Robert Byrd (born November 20, 1917) is a West Virginia Democrat serving in the United States Senate. As of 2006, he is the longest-serving current member of the U.S. Congress, having served in the United States House of Representatives from January 3, 1953, until he entered the Senate on January 3, 1959. Including his time as a West Virginia state legislator from 1947 to 1953, Byrd has served as an elected official for over 60 years, and has never lost an election. At 88, Byrd is the oldest member of Congress. Some call Byrd a "walking encyclopedia" on the history of both the American and Roman senates. Byrd was married to Erma Ora James Byrd for 68 years until her death on March 26, 2006.
As the longest-serving Democrat in the Senate, Byrd was president pro tempore of the Senate from 1989 until the Republicans won control of the Senate in 1995. When the Senate was evenly split between parties after 2000 elections, Byrd was president pro tempore again briefly in 2001, when outgoing Vice President Al Gore's tiebreaking vote temporarily gave the Democrats a majority. He stepped down when George W. Bush took office as president, as Vice President Dick Cheney's tiebreaking vote gave the Republicans a majority. He served as president pro tem again from June 2001 to January 2003, when Senator Jim Jeffords resigned from the Republican Party, giving control to the Democrats. He has served as a member of the Appropriations Committee since his first Senate term, and chaired the committee while serving as president pro tempore. He is currently the ranking Democrat on the committee. Byrd also serves as President pro tempore emeritus of the Senate Democratic caucus.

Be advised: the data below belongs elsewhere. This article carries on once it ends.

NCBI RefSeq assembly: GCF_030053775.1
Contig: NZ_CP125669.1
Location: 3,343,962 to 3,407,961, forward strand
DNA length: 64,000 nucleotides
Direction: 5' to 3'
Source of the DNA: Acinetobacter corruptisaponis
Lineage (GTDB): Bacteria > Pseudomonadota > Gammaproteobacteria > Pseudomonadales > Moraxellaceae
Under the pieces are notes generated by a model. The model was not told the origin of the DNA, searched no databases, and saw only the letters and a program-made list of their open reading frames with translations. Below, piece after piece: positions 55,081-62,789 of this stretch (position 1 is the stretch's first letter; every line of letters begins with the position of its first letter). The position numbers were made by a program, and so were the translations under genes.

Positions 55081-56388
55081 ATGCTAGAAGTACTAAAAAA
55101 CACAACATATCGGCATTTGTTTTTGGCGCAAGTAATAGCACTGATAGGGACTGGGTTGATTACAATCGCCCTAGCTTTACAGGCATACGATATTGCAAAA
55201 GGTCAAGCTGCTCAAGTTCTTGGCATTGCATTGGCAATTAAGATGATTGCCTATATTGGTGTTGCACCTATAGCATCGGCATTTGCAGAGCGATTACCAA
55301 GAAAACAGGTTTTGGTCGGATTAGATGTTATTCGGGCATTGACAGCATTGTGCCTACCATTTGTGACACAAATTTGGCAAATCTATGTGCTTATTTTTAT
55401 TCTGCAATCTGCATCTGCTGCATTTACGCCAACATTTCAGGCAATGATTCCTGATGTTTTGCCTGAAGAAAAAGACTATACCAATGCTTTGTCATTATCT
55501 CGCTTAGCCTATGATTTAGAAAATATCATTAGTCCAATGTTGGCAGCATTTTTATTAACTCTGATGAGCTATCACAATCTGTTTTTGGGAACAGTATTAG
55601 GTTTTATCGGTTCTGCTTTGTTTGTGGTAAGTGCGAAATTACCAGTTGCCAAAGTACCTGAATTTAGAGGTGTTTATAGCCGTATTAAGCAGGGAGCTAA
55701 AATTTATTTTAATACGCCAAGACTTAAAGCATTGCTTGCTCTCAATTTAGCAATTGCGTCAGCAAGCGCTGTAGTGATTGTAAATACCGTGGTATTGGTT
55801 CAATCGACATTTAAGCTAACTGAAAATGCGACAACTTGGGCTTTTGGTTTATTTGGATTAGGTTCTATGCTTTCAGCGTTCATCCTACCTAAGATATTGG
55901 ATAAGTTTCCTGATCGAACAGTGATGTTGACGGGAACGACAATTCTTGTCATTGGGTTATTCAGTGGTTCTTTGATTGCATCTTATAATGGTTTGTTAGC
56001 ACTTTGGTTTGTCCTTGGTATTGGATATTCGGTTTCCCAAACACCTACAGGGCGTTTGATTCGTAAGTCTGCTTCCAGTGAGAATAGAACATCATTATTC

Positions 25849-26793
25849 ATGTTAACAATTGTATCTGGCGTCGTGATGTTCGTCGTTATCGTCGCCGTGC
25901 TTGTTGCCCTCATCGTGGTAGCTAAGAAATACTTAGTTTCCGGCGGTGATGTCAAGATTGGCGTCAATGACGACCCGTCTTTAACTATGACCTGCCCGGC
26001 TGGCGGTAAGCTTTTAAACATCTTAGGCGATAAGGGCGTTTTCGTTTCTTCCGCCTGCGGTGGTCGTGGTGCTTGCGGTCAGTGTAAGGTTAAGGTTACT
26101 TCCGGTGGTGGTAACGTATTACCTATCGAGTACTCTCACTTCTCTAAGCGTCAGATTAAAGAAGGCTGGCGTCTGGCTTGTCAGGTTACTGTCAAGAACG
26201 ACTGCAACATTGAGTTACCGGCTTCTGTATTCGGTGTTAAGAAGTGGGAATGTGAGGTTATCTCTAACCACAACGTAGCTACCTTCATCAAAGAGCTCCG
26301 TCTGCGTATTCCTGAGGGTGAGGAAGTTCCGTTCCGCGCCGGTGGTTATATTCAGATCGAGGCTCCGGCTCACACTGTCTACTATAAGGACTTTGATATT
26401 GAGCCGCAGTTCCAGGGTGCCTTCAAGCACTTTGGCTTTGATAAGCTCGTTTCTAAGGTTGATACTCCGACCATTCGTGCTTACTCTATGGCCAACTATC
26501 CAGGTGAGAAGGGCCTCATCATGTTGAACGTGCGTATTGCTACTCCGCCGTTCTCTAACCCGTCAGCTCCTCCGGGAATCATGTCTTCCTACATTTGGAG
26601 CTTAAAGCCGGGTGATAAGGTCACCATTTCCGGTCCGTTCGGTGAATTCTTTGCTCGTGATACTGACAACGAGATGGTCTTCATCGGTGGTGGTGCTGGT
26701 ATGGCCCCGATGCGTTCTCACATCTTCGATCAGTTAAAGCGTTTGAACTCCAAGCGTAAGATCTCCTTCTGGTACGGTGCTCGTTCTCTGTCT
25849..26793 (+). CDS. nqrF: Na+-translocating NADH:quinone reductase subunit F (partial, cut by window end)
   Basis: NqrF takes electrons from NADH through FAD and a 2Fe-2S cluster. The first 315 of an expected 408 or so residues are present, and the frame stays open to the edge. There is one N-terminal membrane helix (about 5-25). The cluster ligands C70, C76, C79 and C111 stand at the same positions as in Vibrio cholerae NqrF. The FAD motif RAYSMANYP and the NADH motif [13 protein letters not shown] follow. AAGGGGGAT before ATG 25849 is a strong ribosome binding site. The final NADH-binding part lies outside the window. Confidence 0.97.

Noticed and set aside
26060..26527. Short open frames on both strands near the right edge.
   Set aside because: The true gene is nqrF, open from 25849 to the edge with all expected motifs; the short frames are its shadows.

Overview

Byrd is currently serving his eighth six-year term in the Senate, which ends in January 2007. He will become the longest serving Senator in American history on June 10, 2006; passing Strom Thurmond of South Carolina. He already holds the record for the longest unbroken tenure in the Senate (Thurmond served 48 years, but stepped down from April to November 1956). Byrd announced on September 27, 2005 at the State House in Charleston that he is running for a historic ninth term in 2006. Should he be re-elected and continue to serve through 2011, he will pass Carl Hayden of Arizona as the longest-serving member of both houses of Congress. Hayden served 57 years in Congress (in the House from 1921-1927 and the Senate from 1927-1969). If Byrd wins reelection and serves the full term, he will have served 60 years (and he will be 96 years of age at that time, which would make him the second oldest senator in US history). Byrd has cast a total of 17,591 votes as of April 7, 2006 - far and away the most of any senator in United States history.